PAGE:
- The swelling takes on a pale pink color.
- Itching begins.
- In the center of the swelling appears a bubble with purulent yellow liquid.
The resulting lesion gradually grows, absorbs healthy areas of the skin and becomes covered with grayish blotches. The defeat takes the form of raspberries, for which the disease got its name: framboise (raspberries).
Subsequently, an ulcer forms at the site of the swelling, the middle of which is filled with purulent fluid, which has a sharp and unpleasant odor. Drying, purulent ulcerative exudate is transformed into a crust covering the entire surface of the lesion.
Early phrambesia photo
In addition to the formation of ulcers, frambesia is characterized by damage to nearby lymph nodes. They become inflamed, increase in size, and become sore with pressure.
The first stage of the disease lasts several months, then the ulcers go away. In their place there are formations that look like scars after operations and have a white color.
The second stage of frambesia
A few weeks after the healing of the primary ulcers, the second stage of frambesia begins. The causative agent, which was in the body this time, grows stronger and manifests itself in multiple rashes on the body, accompanied by severe itching. The nature of the lesion is different:
On the body, the formations are located in groups or singly, in the places of skin folds (in the armpits, abdomen, perineum) form a continuous lesion due to the merger of smaller lesions.
The second stage lasts up to six months, then the ulcers pass, in their place there are areas of white connective tissue (as in the first stage). One gets the impression of recovery and a person can live for a long time without suspecting that he is a vector of infection.
Causes of occurrence
Frambesia is caused by a corkscrew-shaped mobile microorganism discovered in 1905, belonging to the species Treponema pertenue. Infection occurs through direct contact with the patient. In addition, there is an assumption that phrambesia can be transmitted through flies of the genus Hippealates. The causative agents of the disease, located on the skin of a sick person, can penetrate only through damaged skin or mucous membrane.
Frambesia is usually treated with penicillin. If the patient is allergic to this antibiotic, other drugs are prescribed, for example, tetracycline or erythromycin.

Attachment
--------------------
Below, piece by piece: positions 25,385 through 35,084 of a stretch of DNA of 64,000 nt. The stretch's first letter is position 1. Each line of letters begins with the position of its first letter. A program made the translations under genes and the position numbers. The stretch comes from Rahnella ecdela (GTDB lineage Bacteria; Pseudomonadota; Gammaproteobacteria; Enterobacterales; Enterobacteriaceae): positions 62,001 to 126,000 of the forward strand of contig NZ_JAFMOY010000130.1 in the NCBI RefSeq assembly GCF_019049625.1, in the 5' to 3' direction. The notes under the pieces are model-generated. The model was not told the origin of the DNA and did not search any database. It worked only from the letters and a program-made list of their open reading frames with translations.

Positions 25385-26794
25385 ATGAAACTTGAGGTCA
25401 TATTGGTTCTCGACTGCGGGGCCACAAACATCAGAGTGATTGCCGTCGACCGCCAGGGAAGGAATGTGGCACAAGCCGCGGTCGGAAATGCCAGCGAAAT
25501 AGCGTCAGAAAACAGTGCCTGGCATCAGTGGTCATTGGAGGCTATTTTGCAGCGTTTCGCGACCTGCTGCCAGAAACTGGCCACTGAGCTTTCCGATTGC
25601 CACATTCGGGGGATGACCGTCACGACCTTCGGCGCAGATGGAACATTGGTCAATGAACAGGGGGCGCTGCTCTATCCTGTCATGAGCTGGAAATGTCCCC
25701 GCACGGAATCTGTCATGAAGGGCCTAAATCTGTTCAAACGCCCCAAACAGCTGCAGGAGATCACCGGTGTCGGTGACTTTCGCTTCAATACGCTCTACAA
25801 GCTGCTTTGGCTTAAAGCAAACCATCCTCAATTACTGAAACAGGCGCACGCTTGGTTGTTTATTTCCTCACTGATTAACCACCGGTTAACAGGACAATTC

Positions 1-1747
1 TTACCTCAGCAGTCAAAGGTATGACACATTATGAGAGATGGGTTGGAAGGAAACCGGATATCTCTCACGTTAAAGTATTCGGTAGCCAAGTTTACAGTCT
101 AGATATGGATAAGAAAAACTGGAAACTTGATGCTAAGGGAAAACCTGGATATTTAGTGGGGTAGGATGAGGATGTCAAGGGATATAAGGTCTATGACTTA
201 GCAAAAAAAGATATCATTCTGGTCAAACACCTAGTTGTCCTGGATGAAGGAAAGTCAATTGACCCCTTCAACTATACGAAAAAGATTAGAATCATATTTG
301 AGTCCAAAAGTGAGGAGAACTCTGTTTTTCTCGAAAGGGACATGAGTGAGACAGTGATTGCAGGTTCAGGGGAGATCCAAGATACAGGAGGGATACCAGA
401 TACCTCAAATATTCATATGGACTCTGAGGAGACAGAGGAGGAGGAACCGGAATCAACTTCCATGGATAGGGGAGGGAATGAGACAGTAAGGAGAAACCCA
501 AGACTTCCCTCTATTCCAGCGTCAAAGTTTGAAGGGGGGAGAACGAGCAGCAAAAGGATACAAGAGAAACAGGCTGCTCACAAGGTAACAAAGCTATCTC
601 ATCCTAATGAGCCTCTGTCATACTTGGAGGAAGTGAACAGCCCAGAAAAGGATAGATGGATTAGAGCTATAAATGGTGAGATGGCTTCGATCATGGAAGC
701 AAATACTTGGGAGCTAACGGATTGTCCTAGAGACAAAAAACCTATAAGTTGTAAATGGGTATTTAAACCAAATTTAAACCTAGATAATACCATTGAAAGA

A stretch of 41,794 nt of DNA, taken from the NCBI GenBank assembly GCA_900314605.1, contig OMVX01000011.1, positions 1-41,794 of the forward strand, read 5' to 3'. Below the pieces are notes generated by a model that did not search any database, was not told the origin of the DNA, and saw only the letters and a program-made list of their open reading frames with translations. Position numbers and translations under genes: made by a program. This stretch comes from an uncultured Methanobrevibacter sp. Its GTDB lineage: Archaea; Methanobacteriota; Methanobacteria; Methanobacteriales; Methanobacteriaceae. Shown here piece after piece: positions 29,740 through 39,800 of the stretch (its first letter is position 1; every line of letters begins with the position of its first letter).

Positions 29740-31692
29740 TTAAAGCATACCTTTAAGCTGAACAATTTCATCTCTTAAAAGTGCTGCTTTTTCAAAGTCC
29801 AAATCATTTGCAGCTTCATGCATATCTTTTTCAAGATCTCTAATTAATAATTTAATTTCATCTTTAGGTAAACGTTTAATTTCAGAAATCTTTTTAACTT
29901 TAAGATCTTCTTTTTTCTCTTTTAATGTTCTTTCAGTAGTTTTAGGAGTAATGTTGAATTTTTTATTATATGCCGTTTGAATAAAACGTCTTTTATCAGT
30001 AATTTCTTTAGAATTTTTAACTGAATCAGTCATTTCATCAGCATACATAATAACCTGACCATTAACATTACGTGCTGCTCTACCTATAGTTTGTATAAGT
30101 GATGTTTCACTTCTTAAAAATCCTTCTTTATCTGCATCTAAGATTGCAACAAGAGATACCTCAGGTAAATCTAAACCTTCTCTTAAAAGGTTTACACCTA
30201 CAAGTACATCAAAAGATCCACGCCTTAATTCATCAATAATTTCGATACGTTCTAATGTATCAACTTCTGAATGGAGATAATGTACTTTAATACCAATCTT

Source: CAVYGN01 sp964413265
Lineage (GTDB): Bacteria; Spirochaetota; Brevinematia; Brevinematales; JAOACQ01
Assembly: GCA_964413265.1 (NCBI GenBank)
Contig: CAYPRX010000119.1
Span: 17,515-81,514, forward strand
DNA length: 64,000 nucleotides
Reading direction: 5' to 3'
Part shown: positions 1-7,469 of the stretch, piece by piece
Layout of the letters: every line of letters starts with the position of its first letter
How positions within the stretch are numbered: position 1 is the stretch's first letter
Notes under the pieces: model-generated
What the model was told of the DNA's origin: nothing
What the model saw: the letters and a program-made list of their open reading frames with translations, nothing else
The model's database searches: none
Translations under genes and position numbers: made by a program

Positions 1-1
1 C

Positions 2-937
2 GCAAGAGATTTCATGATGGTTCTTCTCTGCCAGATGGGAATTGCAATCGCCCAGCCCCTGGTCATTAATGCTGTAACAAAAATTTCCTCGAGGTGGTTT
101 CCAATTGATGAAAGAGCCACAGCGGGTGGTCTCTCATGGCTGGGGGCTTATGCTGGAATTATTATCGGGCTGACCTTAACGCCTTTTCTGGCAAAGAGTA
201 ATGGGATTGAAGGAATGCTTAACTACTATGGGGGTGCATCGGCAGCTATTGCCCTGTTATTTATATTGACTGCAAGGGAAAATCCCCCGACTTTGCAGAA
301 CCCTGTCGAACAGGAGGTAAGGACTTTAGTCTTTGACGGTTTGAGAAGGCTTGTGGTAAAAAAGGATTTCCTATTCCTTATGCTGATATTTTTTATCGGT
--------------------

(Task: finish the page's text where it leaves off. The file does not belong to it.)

How to help yourself? First of all, it is necessary to avoid any contact with patients. If one or more papules resembling raspberries appear on the skin, you should immediately consult a dermatologist. The doctor will examine the affected skin, take a tissue sample and examine it under a microscope, perform a special blood test.
If untreated, this infectious pathology is constantly progressing.
Frambesia is a contagious and rather dangerous disease, but it can be successfully treated. With timely treatment, the patient can hope for a full recovery. In addition, with the help of modern orthopedic remedies, it is often possible to correct late complications, for example, lesions of bones and joints. At the initiative of the World Health Organization (WHO), frambesia has been consistently treated with penicillin worldwide. Today, this disease is almost completely eradicated.
Differences of frambesia from syphilis
- Distributed in almost all tropical regions.
- More often children are ill.
- Papules are very itchy.
- There is no alopecia (baldness).
- The internal organs and central nervous system are not affected.
- Distributed all over the world.
- Sometimes congenital.
- More often adults become infected.
- There is no itching.
- Often affected internal organs and central nervous system.
Causes of Frambesia
The disease is also known as framboesia (in German or Dutch) and under the name pian (in French) and affects skin, bone and cartilage. The disease is caused by the microorganism T. pallidum subspecies pertenue. This organism belongs to the same group of bacteria that cause sexually transmitted syphilis.
Transmission mechanism. Frambesia is transmitted directly through non-sexual contact (from person to person) with biological fluid from the lesion of the infected person. Most of the lesions are in the extremities. At the site of the initial lesion of phrambesia, there are a large number of bacteria. Contact with fluid from this lesion, especially if it occurs in children who play and receive minor abrasions, leads to the transmission of infection.
Incubation period is 9-90 days (an average of 21 days).
About 75% of those infected are children under 15 years of age (the peak number of cases is observed in children aged 6 to 10 years). Male and female persons are equally affected.
The spread of frambesia is facilitated by overcrowding and unsatisfactory socio-economic conditions. Without treatment, infection can lead to chronic disfigurement and disability.